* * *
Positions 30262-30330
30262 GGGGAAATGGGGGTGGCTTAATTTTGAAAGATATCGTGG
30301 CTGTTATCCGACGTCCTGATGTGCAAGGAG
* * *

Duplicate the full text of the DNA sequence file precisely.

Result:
Positions 30262-30330
30262 GGGGAAATGGGGGTGGCTTAATTTTGAAAGATATCGTGG
30301 CTGTTATCCGACGTCCTGATGTGCAAGGAG